If the tourist destination depends heavily on tourism, then the carrying capacity is likely to be exceeded. However, if the destination has other sources of income, the local people are more likely to place strict rules on the number of tourists who can visit the destination.
- The level of employment and poverty.
If local people in the tourist destination are gainfully employed they are more likely to impose strict laws on tourist numbers. On the other hand, if the people are unemployed they are more likely to exceed the carrying capacity in order to cash in on large tourist numbers.
- The number of tourists.
- Type of tourists and their behaviour.
Case studies of unsustainable tourism in urban areas (carrying capacity)
Carrying Capacity in Venice, Italy
Where is Venice? Venice is located in Northern Italy. It consists of a series of islands on the Adriatic sea. Venice is known as the “City of Water”, “The floating city”, and “The city of canals”. This is because Venetian transportation is by canals and boats. This means one is either walking or using some means of water transport.
Venetian Population and tourist number
Venice has a population of about 60,000 people. It experiences about 50,000 day-trippers daily. This actually exceeds its physical carrying capacity, which is 20,000 people per day. Annually, it has 20 million tourists
Primary tourist resources
St Marks square and its famous Basilica
Doge’s palace, particularly its interior and its museum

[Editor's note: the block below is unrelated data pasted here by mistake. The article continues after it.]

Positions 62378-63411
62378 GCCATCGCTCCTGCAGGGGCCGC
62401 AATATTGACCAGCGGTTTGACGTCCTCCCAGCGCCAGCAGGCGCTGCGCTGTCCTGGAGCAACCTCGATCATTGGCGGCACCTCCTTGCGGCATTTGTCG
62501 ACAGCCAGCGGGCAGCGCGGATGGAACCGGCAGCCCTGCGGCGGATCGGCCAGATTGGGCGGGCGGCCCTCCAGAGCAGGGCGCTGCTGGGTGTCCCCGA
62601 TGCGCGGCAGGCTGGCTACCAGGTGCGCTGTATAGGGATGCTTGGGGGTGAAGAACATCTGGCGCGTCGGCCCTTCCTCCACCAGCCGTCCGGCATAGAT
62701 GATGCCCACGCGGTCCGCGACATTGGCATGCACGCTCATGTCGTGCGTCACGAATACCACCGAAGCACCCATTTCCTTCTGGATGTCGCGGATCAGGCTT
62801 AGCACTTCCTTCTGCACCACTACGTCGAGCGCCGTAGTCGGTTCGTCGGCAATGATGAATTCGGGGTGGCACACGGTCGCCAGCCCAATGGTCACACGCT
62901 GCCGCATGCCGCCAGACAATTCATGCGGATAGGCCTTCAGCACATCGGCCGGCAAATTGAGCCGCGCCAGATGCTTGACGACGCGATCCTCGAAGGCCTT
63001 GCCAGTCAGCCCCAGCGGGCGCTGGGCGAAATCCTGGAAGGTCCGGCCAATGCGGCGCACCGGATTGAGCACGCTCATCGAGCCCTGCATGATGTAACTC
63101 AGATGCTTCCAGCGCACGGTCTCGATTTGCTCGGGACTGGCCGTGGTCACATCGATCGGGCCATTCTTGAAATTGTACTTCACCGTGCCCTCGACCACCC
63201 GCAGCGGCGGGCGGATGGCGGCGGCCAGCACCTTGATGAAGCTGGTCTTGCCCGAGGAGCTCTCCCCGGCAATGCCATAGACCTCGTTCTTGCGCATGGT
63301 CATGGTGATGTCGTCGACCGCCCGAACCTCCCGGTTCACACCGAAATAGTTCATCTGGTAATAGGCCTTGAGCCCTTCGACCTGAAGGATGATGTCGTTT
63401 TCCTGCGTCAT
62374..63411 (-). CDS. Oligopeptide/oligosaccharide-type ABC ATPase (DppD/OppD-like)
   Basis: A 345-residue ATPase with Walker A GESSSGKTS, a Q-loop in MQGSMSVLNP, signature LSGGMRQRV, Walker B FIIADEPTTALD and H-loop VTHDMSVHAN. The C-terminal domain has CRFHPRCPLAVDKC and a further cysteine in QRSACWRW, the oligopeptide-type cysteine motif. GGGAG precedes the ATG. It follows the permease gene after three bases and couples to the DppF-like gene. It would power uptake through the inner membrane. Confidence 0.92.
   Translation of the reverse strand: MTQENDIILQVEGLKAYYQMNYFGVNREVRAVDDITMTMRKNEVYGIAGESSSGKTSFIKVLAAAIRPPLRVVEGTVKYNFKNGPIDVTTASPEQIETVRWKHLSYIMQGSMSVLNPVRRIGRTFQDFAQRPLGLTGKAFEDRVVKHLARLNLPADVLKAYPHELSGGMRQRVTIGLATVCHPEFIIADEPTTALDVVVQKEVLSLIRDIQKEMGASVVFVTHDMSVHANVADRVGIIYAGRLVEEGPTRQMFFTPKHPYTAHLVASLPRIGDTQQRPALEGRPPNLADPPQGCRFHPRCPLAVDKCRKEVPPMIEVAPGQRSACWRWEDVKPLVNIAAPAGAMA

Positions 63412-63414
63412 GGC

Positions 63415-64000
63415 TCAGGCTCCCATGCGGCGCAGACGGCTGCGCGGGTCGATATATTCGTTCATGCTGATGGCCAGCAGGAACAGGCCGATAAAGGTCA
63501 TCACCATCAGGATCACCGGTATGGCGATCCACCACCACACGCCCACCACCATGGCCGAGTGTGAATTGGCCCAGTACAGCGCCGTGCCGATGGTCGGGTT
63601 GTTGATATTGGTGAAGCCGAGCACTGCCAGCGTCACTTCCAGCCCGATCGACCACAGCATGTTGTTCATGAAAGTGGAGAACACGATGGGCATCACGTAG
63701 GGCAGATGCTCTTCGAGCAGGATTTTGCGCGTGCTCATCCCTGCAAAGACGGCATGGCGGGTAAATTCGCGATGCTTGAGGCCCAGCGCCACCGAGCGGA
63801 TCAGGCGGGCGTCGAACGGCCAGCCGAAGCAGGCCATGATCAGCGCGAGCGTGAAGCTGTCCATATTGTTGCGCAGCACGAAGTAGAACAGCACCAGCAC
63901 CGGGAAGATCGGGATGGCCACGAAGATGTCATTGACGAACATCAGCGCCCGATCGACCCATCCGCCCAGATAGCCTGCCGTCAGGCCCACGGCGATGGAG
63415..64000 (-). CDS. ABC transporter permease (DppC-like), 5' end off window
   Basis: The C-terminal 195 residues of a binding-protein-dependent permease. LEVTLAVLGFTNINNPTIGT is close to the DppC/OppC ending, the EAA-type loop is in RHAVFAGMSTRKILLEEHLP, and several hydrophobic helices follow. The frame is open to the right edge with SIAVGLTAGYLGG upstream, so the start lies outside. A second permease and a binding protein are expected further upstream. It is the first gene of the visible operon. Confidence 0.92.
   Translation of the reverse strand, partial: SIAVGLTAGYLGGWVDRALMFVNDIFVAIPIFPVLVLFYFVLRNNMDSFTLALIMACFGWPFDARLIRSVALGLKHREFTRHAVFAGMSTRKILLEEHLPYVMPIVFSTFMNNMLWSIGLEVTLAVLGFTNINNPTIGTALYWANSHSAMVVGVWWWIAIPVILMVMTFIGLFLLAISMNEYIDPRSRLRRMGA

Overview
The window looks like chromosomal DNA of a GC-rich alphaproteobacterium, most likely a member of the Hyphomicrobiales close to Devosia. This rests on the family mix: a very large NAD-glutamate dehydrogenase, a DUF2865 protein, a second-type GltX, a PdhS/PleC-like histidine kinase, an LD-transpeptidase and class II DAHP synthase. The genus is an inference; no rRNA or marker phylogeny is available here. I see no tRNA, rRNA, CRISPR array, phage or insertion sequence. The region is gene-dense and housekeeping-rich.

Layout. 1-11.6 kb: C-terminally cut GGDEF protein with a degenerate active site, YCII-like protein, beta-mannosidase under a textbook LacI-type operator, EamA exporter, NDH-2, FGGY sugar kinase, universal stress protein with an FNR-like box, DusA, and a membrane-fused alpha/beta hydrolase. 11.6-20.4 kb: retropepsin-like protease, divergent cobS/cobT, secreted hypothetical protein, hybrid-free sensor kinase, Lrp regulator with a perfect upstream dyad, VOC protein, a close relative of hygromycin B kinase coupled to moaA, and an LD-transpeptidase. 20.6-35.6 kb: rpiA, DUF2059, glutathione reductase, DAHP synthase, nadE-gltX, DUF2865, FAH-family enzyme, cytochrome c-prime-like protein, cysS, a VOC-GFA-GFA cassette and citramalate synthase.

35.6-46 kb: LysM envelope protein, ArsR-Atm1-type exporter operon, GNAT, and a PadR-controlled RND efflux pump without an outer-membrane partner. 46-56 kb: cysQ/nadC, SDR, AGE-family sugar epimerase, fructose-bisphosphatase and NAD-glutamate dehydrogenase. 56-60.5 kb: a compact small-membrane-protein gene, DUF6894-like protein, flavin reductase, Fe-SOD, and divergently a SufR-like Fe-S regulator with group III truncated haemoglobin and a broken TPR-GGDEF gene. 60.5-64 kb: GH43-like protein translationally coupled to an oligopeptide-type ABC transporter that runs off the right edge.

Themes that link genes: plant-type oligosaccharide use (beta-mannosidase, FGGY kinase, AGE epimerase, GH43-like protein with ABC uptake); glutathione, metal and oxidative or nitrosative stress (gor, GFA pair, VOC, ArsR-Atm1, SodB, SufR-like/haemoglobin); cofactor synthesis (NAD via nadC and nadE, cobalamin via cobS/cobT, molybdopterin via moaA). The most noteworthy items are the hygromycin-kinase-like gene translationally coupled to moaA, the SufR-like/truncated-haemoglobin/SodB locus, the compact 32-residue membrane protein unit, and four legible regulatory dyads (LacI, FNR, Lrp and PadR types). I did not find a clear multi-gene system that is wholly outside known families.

Rialto market and bridge
Teatro la fernice (Famous opera house)
Gondola rides (The boats used on canals)
- Facilities that support and accommodate tourists. Hotels, restaurants. Tourists come to Venice mainly for the primary attractions. However, Italian food is also very mouth-watering. Tours to historical sites, and the occasional food tours.
Socio-political conflicts between locals and tourists
- Loss of local culture due to tourists’ culture: People only go to Venice for the purposes of tourism not to actually visit the city. Day trippers visit St. Marks Square and Basilica. They don’t actually experience all that Venice has to offer.
- View Large cruise ships as a pest: Locals say this blocks the city’s natural beauty and protested against this.
- Severe congestion and overcrowding (People): Venice is a small city with very little access within it. Mass tourism has caused roads, canals, and pavements to be congested.
- Tourists disrespect historical and heritage sites: Italians are devout Catholics. Seeing tourists sitting or lying down at the entrance to the St Marks Basilica, does not show respect to the local culture or to God.
- Congestion and overcrowding (Roads): Although there are a few roads in Venice, buses and coaches still arrive carrying large numbers of tourists. This causes traffic and delays for locals who have to go to work.
- Tourist Pigeon culture: Tourists are notorious for feeding pigeons around St Marks square. This has encouraged a lot of pigeons to visit the square. Unfortunately, the acidic droppings of the birds damage the brickwork and marble. They also peck at nooks and crevices on buildings, thereby destroying the architectural and cultural heritage of the city.
- Inflation: The average price for rent has increased by so much that there has been a lot of out-migration from the city. As Venice is a tourist destination there is an increase in the price of products like milk and bread.
- Economic problems: Local services are being overpriced: Services offered to locals like postal services, medical surgeries etc are becoming more and more expensive. This is because the service providers have to budget for the ever-increasing price of rent in the city. Pressure on services like electricity and water supplies is contributing to increasing services cost.